We couldn’t imagine then the glass buildings, the nation’s television companies beaming out programmes from their Salford headquarters. Thinking back to this time, decades ago, reminds me that the future requires not only imagination, but a sense of humility, to accept that things will change, but that we may not know in what way.
There is no land left to waste in this district now. The morning paths, defined and sunlit, bring people from all over the country to make their careers in the offices and studios here. The footsteps of local pioneers can now also be clearly heard.
Hannah Renée, now twenty, has lived her whole life in Salford and we meet, appropriately, in the Tomorrow Building. She introduces herself as a YouTuber and blogger, stating clearly that this is her full time job.
“What does that mean?” I ask, feeling old as I pose the question.
“I upload videos to the internet, mostly to do with make-up and fashion. I post content twice a week. I’m quite proud of it, actually” she replies, her crisp, green eyes unblinking.
And no wonder she’s proud. She has over 400,000 followers, who avidly watch her do make-up tutorials and try on clothes she’s bought, which she calls ‘clothes hauls’. It provides her with a decent income through advertising and endorsements.
“I’ve been doing it for about three years now. I film in my bedroom and edit on my laptop. I like to keep it that way as I feel it keeps it genuine.”
Her face is made up perfectly, and she sips from a water bottle whilst we chat. I wonder how she knew that her ideas would work?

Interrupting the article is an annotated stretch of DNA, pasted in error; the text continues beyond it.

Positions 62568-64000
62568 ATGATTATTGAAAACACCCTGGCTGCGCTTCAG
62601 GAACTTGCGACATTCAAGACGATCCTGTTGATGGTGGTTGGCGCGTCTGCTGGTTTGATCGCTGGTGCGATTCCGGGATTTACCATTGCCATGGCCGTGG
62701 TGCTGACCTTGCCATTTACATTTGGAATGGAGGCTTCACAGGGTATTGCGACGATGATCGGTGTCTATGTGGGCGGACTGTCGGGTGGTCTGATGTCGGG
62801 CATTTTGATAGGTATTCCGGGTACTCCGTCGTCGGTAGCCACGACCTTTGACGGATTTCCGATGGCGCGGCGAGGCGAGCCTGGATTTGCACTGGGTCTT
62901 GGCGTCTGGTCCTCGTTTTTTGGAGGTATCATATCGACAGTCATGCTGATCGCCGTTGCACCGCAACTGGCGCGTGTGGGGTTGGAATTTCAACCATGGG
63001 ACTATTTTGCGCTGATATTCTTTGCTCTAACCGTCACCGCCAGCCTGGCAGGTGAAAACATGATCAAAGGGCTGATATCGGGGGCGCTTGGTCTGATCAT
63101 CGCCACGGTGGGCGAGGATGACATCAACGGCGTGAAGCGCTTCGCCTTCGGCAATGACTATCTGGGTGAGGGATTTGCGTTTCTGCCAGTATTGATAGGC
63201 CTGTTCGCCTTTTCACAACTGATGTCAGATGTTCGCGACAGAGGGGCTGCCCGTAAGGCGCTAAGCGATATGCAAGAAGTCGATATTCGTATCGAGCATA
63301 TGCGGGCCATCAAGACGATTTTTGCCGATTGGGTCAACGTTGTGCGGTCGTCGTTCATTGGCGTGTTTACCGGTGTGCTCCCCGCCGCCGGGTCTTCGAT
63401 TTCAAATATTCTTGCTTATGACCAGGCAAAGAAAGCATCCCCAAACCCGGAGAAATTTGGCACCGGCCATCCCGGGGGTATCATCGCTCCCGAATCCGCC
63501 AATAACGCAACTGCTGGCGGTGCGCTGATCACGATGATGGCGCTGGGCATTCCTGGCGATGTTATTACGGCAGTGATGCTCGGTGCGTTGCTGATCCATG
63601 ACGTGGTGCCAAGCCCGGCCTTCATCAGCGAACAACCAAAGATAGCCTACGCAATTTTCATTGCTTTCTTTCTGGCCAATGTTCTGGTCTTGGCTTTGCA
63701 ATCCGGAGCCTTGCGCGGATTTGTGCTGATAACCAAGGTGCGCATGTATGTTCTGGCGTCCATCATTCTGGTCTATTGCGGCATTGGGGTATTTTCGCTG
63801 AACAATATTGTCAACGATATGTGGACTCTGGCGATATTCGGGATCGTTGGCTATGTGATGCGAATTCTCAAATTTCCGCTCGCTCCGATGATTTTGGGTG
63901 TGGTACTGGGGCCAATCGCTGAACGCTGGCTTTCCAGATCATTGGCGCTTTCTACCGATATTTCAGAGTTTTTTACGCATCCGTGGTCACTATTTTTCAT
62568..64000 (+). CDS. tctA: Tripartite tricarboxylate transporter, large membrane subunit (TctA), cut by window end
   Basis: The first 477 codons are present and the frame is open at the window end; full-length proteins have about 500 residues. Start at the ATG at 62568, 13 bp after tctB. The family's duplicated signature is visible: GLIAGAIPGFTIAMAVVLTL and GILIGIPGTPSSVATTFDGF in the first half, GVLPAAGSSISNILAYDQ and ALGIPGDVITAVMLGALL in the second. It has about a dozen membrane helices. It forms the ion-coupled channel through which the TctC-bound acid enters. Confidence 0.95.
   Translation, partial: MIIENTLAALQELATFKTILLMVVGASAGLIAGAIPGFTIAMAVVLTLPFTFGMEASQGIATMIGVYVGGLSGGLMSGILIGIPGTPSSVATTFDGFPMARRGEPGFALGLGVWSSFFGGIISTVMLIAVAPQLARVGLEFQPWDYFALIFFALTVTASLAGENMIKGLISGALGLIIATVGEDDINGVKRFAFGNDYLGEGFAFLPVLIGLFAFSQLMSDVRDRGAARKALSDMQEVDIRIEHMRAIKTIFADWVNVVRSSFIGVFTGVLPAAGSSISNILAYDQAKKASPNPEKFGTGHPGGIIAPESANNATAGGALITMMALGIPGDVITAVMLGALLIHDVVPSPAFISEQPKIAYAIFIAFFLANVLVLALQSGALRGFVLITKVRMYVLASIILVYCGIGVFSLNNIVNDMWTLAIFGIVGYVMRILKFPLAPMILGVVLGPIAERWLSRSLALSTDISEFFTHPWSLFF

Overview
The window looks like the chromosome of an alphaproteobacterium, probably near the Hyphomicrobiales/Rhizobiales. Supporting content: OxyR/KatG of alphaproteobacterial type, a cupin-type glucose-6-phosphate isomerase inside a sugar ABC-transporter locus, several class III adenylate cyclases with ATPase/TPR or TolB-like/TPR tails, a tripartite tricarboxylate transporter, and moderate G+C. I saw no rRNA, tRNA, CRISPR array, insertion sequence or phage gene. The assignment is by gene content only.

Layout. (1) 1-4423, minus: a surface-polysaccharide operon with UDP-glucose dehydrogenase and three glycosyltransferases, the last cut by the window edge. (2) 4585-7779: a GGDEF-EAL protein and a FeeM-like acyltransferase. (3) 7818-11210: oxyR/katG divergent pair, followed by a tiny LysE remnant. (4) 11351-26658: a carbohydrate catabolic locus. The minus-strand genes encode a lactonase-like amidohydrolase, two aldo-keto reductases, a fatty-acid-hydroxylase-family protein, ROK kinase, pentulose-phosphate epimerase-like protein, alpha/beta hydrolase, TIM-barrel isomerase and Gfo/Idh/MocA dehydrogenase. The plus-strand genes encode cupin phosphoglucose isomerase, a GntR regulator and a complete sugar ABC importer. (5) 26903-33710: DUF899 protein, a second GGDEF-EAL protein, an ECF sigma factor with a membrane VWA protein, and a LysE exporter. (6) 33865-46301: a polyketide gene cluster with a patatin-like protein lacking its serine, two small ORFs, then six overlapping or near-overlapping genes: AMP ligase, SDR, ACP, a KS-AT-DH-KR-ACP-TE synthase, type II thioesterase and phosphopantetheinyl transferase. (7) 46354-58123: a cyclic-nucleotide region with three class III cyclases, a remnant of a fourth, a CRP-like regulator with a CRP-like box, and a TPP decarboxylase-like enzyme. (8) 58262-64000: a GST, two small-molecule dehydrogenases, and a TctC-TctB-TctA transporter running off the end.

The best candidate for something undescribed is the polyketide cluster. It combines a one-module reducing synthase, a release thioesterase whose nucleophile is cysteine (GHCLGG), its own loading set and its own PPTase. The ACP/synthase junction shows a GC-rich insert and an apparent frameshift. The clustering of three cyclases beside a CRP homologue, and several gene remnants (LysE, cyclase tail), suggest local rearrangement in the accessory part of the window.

“I watched people in America. No-one in Manchester was really doing it. But I just winged it at first. I’ve learned what works.”
“Do your parents understand what you do?” I ask. “Just a few years ago, this job didn’t exist.”
“When I was younger I never knew what I wanted to do. It freaked out my dad a bit, as he always knew what he wanted to do. Around my 16th birthday I started my channel. At first my mum and dad thought it could just be a hobby, but they get it now”
“Do you consider the future?”
“This job definitely has a shelf life. I don’t actually like to spend too much time on the internet, or wear make-up all the time. And it can be lonely being a YouTuber”
She smiles at the idea of being surrounded by the loneliness of half a million people.
“I won’t be making fashion and video channels forever and there’s no other content I’d like to produce. I don’t know what the internet will be in 10 years. I think it will be a shame if it overtakes life. I have a successful career in something I’m wary of. I enjoy what it is now, but I don’t know where it will be in ten years.”
We shake hands.
“Anyone can do what I do. I can’t take credit for all of it.” she says. I’m silenced by such humility from someone so young, someone so able to understand that the future is unknowable.
Words and Photography Simon Buckley